- Former UK Prime Minister Tony Blair and wife Cherie Blair avoided $423,000 in property taxes on a building in London.
- The family of Kenyan President Uhuru Kenyatta owns at least seven properties in known offshore tax havens such as the British Virgin Islands and Panama.
- King Abdullah II of Jordan has 14 homes worth more than $106 million in the UK and the US, purchased with front companies registered in known tax havens.
Ultimately, the Pandora Papers expose just how widespread using offshore financial systems is, among world leaders and billionaires.
How does the Pandora leak compare with previous leaks?
The Pandora Papers leak is the fourth major investigation of secretive financial documents in eight years. Other leaks have revealed as much if not more files than the Pandora Papers leak.
- Paradise Papers in 2017: 13.4 million files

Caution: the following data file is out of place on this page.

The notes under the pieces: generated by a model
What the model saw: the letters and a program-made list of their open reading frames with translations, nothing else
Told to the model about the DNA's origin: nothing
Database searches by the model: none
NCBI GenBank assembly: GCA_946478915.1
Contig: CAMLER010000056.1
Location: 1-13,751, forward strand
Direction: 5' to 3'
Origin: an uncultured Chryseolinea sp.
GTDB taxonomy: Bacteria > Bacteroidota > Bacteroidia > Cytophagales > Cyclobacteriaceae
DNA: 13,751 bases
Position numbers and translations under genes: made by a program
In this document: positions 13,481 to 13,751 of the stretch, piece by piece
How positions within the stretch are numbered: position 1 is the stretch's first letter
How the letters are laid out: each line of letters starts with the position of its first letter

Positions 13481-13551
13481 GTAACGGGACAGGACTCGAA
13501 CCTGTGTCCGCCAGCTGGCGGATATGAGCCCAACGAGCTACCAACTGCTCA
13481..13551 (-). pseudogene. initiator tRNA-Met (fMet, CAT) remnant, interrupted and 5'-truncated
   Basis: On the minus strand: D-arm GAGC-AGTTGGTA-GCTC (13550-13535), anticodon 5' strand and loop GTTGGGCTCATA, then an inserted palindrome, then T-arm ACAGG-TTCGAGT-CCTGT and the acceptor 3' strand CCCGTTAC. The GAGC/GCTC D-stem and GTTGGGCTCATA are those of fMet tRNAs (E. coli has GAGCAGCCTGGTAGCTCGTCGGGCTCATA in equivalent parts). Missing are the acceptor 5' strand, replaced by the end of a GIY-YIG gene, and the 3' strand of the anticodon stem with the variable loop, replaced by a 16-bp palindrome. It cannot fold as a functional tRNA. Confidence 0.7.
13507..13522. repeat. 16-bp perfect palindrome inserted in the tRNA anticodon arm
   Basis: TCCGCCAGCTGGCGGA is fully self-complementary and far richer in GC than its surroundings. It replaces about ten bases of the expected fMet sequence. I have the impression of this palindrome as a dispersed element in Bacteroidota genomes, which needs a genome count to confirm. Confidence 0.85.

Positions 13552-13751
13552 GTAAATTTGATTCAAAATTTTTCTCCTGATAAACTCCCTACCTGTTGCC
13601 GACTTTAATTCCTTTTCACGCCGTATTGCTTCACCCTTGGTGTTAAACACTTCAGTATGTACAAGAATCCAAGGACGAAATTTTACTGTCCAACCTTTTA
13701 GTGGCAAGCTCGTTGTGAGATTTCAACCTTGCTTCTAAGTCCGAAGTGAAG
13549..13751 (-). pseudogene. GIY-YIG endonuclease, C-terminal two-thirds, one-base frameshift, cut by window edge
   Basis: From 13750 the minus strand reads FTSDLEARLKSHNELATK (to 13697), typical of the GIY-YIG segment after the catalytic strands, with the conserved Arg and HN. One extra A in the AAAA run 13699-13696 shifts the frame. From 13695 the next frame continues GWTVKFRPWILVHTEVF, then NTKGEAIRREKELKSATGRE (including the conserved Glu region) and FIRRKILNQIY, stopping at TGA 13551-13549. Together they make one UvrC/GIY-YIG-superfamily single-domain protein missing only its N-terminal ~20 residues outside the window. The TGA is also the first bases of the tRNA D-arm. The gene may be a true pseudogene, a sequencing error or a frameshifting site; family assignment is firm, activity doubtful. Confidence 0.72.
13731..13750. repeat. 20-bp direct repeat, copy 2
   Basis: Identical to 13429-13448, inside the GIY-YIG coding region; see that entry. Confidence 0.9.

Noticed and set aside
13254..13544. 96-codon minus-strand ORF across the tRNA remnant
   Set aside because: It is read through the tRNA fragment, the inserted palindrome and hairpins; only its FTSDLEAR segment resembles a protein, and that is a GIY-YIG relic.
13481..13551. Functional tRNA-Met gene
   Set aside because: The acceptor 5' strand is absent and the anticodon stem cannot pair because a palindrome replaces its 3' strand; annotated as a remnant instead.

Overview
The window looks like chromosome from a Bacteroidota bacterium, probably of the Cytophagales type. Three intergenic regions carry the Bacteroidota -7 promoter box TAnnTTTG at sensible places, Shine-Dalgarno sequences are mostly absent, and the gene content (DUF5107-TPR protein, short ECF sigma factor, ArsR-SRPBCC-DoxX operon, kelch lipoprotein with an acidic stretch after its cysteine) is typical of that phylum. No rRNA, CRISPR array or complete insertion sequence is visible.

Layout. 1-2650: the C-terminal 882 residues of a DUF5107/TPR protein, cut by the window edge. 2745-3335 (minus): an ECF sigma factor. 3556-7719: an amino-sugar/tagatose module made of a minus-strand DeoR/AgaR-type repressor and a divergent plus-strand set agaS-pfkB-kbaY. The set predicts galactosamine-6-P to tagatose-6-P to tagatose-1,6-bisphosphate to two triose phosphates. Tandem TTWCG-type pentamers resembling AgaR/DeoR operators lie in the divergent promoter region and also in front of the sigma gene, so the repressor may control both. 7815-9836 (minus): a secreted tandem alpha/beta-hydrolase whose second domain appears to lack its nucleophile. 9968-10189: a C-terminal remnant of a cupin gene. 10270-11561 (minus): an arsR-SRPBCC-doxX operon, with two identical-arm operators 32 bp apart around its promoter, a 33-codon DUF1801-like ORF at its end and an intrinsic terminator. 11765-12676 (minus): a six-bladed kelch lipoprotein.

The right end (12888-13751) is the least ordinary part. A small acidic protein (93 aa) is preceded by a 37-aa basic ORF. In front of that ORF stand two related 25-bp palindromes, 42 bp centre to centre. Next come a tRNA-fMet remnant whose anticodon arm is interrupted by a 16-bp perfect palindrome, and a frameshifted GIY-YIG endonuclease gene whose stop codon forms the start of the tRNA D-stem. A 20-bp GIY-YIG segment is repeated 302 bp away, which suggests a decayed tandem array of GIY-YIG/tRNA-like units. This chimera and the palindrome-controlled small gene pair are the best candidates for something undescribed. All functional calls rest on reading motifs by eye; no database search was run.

- Panama Papers in 2016: 11.5 million files
- Offshore Leaks in 2013: 2.5 million files
What are ‘offshore’ accounts?
The central focus of the Pandora Papers is offshore financial systems. What exactly does ‘offshore’ mean in this context?
When you set up an account or asset, or buy property offshore, it’s in a country or territory you don’t normally reside in. You also typically don’t hold these assets in a transparent way. Say you own property in the UK, for example, but you don’t own it directly. Instead, you own it via a chain of companies that are registered in other countries, or ‘offshore.’
Some countries or territories are known for being tax havens because:
- They make it easy to set up companies there
- Laws make identifying the owners of companies difficult
- They have low or no corporate tax